KAOHSIUNG (Taiwan News) — This time last year, Taiwan was every bit as focused on the latest developments in the U.S. presidential race as its own elections.
No one is in any doubt of the importance of the U.S. to Taiwan’s continued freedom and there were some serious questions being asked about just how committed to Taiwan the then-Democratic candidate Joe Biden would be. Biden’s key appointments and subsequent moves, such as the recent AUKUS agreement, have put many of those concerns to bed since he came to office.
But the frenzy of speculation illustrates a quirk in the unique diplomatic status quo in which Taiwan is forced to operate. The future of this country is every bit as beholden to the governments of its allies as it is to our own.
This is why the election of the new leader of Japan’s ruling Liberal Democratic Party (LDP) was being watched so keenly from these shores too.
The LDP enjoys a solid majority in Japan's parliament meaning that the new leader, Kishida Fumio, is all but certain to become the next prime minister of Japan too. He will have the honor of being the 100th Japanese prime minister.
He will replace Suga Yoshihide, the successor to long-time prime minister Abe Shinzo, who resigned on health grounds in 2020 after almost eight years in the role. This was a rare period of stability in Japan after a run of six prime ministers in the previous six years.
Suga managed to hang onto the role for barely a year. He has resigned due to criticism over the government’s handling of the COVID-19 pandemic, the decision to hold the Olympic Games despite widespread public opposition, and declining popularity of the LDP overall.
Domestically, Kishida faces a number of major challenges. But the international agenda is looking just as challenging and Kishida’s approach in this area will have major implications for Taiwan too.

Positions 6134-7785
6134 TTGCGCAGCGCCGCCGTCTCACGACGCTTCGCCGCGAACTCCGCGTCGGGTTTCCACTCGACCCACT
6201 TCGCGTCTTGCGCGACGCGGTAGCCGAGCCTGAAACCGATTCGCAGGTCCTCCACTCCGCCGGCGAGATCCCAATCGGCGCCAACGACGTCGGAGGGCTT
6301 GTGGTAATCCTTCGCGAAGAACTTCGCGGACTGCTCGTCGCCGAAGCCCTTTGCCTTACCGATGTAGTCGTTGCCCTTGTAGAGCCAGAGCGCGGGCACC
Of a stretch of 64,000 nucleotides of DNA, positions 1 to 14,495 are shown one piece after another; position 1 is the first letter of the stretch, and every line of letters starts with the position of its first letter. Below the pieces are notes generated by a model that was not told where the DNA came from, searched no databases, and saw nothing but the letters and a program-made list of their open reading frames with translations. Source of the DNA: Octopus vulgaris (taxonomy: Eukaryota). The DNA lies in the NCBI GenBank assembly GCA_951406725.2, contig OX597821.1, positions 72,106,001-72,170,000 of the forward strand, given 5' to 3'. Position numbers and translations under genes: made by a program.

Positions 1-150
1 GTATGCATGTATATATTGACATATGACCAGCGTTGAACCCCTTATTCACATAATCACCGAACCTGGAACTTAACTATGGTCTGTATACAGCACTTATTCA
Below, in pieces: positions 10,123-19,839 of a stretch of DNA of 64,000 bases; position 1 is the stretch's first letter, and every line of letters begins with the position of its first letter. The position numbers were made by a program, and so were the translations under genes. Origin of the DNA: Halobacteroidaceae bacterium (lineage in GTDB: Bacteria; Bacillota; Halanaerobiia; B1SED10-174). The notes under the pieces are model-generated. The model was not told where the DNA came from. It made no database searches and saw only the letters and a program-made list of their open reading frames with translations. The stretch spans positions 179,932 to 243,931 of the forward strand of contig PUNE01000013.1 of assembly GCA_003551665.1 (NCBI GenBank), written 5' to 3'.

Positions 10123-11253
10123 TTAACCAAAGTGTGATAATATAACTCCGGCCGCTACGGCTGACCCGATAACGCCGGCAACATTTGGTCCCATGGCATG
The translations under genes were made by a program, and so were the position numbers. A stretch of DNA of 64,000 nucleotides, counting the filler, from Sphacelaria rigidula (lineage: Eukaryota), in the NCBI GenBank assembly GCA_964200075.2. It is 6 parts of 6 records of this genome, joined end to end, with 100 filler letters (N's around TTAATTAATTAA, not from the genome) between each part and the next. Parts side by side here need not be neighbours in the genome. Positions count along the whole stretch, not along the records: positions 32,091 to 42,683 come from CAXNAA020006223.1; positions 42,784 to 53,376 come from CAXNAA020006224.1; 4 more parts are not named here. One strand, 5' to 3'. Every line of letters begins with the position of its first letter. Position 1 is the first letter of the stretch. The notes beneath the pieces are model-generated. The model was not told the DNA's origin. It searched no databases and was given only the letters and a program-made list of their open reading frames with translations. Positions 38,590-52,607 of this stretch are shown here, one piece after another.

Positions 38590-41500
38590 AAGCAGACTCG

So, what can we expect to change?
Well, the fact that Kishida was foreign minister for much of Abe Shinzo's time in office, and from 2017 until the present day, and has chaired the Policy Research Council of the LDP, suggests that major shifts in policy are not forthcoming.
That is good news for Taiwan. Japan is every bit as important an ally to Taiwan as the U.S. is and the bonds between the two countries have grown deeper in recent years.
The LDP has long been hawkish in its approach to China and the party’s policies toward possible conflict in the Taiwan Strait are based on the existing U.S.-Japan security arrangements. Kishida has been criticized as a rather bland politician domestically and is not seen as someone who has taken a stand on controversial issues.
When it comes to Taiwan, he is not as forthright in his support as some in his party are. However, he has a history of exchanges with Taiwanese politicians in his younger days and on his watch as foreign minister, relations with Taiwan warmed considerably.
He can be expected to continue to back Taiwan’s participation in the CPTPP and the World Health Organization. He will also continue to build on the growing defense relationship between Japan and major Western democracies like the U.S., U.K., and Australia — which developed significantly while he was foreign minister too.
Kishida is also expected to stabilize Japanese supply chains and that is likely to see the country attempt to shift manufacturing dependence away from China to other Indo-Pacific nations. Taiwan could well be a beneficiary of that too.
Taiwan President Tsai Ing-wen (蔡英文) was quick to congratulate Kishida on his appointment as LDP leader and said she looks forward to deepening exchanges between the DPP and LDP. Doubtless another congratulatory message will be extended when Kishida is officially confirmed as prime minister.
We can expect the outspoken and highly effective Taiwan Representative in Japan, Frank Hsieh (謝長廷), to be working closely with the new Japanese government on relevant issues. So, stability seems to be the message for now.
The next Japan general election is coming up fast, in November. And while the LDP has a good majority, it is far from certain that it will retain power.
While we have stability now, the big question is, for how long?